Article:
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Structural reconstruction of protein ancestry

Abstract

Ancestral protein reconstruction allows the resurrection and characterization of ancient proteins based on computational analyses of sequences of modern-day proteins. Unfortunately, many protein families are highly divergent and not suitable for sequence-based reconstruction approaches. This limitation is exemplified by the antigen receptors of jawed vertebrates (B- and T-cell receptors), heterodimers formed by pairs of Ig domains. These receptors are believed to have evolved from an extinct homodimeric ancestor through a process of gene duplication and diversification; however molecular evidence has so far remained elusive. Here, we use a structural approach and laboratory evolution to reconstruct such molecules and characterize their interaction with antigen. High-resolution crystal structures of reconstructed homodimeric receptors in complex with hen-egg white lysozyme demonstrate how nanomolar affinity binding of asymmetrical antigen is enabled through selective recruitment and structural plasticity within the receptor-binding site. Our results provide structural evidence in support of long-held theories concerning the evolution of antigen receptors, and provide a blueprint for the experimental reconstruction of protein ancestry in the absence of phylogenetic evidence.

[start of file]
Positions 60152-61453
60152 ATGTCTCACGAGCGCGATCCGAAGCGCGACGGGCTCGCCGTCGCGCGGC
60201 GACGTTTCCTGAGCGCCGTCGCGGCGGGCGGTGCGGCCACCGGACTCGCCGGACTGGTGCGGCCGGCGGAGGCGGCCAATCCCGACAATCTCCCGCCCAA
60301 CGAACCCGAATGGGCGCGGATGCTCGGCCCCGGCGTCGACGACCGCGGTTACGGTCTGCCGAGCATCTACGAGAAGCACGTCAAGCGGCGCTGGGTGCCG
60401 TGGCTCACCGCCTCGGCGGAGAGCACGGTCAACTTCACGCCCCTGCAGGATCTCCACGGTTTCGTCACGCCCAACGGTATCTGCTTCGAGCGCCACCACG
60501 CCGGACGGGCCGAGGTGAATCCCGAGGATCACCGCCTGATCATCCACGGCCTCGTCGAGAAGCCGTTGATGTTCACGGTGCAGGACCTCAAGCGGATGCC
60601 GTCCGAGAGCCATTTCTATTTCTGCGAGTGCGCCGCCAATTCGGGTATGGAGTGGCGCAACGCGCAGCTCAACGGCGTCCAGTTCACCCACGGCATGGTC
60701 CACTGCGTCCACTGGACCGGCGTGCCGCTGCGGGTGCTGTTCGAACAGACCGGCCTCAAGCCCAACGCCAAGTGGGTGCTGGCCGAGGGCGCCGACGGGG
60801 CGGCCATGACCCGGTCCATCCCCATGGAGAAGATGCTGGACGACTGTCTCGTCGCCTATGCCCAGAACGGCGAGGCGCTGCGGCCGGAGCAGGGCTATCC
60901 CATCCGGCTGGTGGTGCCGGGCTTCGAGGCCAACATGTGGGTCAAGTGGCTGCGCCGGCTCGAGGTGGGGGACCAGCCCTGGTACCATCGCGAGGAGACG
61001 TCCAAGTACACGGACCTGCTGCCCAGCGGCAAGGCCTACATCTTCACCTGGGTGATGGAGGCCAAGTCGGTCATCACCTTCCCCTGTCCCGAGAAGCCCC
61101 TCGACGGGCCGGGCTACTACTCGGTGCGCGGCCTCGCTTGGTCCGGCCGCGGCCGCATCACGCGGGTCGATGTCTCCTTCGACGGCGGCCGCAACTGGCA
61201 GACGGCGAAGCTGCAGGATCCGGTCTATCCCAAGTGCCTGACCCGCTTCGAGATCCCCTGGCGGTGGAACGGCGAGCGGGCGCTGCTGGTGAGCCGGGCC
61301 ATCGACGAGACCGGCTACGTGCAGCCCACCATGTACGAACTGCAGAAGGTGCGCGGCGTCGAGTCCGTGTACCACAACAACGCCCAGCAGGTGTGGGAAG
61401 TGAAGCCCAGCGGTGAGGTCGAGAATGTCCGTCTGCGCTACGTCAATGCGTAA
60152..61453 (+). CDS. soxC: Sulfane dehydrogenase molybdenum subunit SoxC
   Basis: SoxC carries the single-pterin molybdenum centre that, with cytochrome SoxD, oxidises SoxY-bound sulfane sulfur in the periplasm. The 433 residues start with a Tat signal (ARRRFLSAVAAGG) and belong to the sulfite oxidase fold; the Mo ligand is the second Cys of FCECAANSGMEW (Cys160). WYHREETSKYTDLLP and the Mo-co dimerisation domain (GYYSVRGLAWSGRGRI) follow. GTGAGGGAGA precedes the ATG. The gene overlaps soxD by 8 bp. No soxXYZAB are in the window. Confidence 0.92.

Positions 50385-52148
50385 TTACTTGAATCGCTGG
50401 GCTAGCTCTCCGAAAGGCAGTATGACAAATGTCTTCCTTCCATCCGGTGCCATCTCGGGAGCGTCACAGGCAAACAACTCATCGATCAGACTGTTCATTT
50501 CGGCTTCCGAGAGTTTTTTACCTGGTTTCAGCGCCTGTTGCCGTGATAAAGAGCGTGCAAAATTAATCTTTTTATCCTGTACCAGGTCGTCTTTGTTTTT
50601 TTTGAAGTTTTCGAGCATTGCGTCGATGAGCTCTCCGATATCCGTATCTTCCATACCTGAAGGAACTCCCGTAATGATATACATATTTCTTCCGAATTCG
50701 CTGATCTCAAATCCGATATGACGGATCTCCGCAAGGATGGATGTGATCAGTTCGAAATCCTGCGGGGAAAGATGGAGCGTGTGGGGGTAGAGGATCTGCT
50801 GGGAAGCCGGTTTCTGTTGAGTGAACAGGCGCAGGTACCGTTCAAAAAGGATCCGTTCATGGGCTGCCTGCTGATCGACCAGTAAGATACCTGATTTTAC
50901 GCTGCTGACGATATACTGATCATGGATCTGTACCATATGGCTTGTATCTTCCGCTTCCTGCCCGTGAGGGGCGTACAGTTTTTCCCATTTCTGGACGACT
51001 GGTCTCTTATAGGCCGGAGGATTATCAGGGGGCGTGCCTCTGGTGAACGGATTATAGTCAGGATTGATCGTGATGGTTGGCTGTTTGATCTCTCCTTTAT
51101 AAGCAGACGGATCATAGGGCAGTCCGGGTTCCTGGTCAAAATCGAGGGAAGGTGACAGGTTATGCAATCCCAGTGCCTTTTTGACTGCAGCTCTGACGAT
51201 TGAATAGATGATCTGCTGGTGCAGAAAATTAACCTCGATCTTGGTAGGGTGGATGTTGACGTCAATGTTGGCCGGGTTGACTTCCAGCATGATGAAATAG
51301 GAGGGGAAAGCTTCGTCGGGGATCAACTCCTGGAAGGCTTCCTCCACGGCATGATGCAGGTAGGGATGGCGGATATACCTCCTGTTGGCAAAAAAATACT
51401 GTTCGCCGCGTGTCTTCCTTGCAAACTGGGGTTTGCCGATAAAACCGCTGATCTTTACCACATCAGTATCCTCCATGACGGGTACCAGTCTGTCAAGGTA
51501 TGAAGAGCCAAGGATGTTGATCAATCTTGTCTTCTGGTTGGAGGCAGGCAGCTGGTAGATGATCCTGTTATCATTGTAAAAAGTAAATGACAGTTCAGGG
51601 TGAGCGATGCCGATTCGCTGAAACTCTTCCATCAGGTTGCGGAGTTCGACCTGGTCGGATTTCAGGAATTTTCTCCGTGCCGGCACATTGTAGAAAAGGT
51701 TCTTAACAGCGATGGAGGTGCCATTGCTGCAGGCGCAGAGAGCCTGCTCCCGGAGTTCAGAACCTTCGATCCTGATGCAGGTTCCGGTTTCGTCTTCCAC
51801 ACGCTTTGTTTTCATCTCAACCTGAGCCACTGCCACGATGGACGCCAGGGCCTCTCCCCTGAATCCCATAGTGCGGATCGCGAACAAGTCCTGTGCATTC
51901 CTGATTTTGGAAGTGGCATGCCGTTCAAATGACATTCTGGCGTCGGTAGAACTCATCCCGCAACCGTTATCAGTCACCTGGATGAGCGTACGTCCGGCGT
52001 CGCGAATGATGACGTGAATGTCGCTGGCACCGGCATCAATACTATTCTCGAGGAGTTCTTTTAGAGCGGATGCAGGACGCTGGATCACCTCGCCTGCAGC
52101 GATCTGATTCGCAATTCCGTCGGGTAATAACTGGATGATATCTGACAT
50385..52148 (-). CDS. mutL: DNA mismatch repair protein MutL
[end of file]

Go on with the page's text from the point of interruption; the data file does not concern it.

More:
Type Journal
Authors Rouet, R.; Langley, DB.; Schofield,P.; Christie, M.; Roome, B.; Porebski, BT.; Buckle,AM.; Clifton, BE.; Jackson, CJ.; Stock, D.; Christ, D.
Responsible Garvan Author A/Prof Daniel Christ
Publisher Name PROCEEDINGS OF THE NATIONAL ACADEMY OF SCIENCES OF THE UNITED STATES OF AMERICA
Published Date 2017-04-11
Published Volume 114
Published Issue 5
Published Pages 3897-3902
Status Published in-print
DOI 10.1073/pnas.1613477114
URL link to publisher's version https://www.ncbi.nlm.nih.gov/pubmed/28356519
OpenAccess link to author's accepted manuscript version https://publications.gimr.garvan.org.au/open-access/14020